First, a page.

A teeming, bloated, personality-rich panorama of the first truly international peace conference.


VIENNA, 1814


King (Finding Atlantis, 2005) paints a lively portrait of the lavish, months-long parade of banquets, love affairs and social competition held at the close of the Napoleonic wars.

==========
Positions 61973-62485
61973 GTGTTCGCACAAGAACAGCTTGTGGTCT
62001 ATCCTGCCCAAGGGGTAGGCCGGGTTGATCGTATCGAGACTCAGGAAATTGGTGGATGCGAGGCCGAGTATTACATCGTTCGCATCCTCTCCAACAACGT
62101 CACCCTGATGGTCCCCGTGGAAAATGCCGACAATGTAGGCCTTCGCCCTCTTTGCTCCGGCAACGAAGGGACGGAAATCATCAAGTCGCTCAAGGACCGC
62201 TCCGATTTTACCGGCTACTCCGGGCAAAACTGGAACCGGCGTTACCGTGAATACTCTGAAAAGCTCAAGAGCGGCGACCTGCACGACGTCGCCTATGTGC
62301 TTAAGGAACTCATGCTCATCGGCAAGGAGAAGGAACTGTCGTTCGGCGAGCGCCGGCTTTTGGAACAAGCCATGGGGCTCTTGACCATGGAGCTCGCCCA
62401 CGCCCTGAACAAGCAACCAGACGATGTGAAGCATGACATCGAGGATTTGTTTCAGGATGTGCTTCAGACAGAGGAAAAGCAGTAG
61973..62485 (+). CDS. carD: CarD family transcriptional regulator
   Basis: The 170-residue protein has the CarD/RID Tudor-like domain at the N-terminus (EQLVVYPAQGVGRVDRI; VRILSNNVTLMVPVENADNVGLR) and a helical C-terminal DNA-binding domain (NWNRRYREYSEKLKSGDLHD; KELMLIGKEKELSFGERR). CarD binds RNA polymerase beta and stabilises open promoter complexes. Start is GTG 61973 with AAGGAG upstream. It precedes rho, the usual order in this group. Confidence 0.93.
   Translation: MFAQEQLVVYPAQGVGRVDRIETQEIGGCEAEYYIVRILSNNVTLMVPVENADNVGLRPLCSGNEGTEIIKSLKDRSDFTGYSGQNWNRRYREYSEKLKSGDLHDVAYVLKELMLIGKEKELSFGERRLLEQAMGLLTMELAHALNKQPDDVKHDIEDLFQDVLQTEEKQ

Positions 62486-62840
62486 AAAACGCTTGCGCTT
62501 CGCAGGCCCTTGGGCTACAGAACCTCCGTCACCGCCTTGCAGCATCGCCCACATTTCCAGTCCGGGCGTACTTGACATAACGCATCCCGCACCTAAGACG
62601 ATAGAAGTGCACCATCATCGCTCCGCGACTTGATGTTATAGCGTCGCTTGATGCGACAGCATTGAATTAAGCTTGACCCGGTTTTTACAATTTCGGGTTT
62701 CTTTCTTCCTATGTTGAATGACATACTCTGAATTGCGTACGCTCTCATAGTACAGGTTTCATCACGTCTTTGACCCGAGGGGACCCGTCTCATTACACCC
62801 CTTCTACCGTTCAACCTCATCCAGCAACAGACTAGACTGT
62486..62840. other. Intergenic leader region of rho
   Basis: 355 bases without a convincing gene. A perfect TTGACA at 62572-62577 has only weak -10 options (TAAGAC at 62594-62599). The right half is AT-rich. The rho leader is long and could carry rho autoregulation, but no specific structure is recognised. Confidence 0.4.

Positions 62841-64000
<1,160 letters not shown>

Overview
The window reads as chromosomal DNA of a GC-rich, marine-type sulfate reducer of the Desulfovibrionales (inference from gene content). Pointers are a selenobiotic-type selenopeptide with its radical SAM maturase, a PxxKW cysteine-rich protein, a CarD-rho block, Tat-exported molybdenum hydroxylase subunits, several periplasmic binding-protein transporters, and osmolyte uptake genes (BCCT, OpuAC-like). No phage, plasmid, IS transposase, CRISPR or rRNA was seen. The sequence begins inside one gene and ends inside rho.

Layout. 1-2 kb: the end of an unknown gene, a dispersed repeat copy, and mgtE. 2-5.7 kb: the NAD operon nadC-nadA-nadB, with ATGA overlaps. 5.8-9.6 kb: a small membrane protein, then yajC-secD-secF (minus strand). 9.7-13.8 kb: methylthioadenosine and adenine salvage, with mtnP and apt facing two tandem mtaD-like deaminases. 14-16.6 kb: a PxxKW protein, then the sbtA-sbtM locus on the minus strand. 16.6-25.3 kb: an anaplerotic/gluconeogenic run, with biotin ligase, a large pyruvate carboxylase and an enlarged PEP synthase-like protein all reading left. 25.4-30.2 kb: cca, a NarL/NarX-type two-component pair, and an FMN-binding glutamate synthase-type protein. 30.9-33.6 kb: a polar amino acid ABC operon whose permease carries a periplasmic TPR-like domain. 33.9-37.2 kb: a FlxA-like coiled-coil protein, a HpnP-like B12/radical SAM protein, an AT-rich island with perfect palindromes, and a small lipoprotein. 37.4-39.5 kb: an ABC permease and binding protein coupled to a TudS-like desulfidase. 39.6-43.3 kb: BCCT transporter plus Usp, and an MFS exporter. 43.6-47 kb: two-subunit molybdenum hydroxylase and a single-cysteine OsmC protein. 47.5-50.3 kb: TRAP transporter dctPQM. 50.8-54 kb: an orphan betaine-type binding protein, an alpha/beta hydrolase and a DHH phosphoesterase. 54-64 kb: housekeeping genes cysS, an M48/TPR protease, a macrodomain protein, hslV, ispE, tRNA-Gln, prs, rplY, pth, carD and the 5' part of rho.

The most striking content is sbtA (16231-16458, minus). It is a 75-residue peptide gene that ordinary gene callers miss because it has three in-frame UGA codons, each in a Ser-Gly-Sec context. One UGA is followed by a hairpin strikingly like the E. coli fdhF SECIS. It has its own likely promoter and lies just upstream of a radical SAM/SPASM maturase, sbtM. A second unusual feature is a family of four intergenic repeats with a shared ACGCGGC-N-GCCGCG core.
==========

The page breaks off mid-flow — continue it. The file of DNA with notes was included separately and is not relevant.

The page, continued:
With Bonaparte restlessly planning his escape from Elba, the four victorious Great Powers also needed to reconstruct war-battered Europe and set a lasting peace, the mechanics of which were better covered in Adam Zamoyski’s Rites of Peace: The Fall of Napoleon and the Congress of Vienna (2007). They met in glittering Vienna, the elegant Hapsburg capital, beginning in October 1814. Austrian foreign minister Prince Metternich, England’s Viscount Castlereagh, Prussian king Frederick William III and Tsar Alexander confronted France’s “double-edged sword,” Prince Talleyrand, who had engineered Napoleon’s ascent to power, then defeat, and couldn’t be trusted. With five million people dead and Europe devastated after two decades of war, hard decisions had to be made about the former French empire and its satellites. The dangerous characters of Metternich and Talleyrand jump off these pages, alternating with glimpses of Napoleon plotting his comeback, and his second wife, Marie Louise, daughter of the Austrian emperor, returning to Vienna to pine (briefly) for her exiled husband. Amid a flurry of secret diplomacy and espionage, principles for reconstructing Europe were established. Russia gained Poland, Finland and Bessarabia. Austria retained the Tyrol, Dalmatia and Istria, which brought it deeper into the Balkans and eventually embroiled it in World War I. Prussia got the Rhine and Saar territories, which aided its stunning 19th-century economic growth. Britain seized strategic islands and helped lock Europe into a balance of power. Moreover, King emphasizes, the Vienna Congress frequently broke new ground: Its participants discussed such humanitarian issues as civil rights for Jews, condemned the slave trade, restored stolen art, combated literary piracy and established the diplomatic hierarchy still in place today.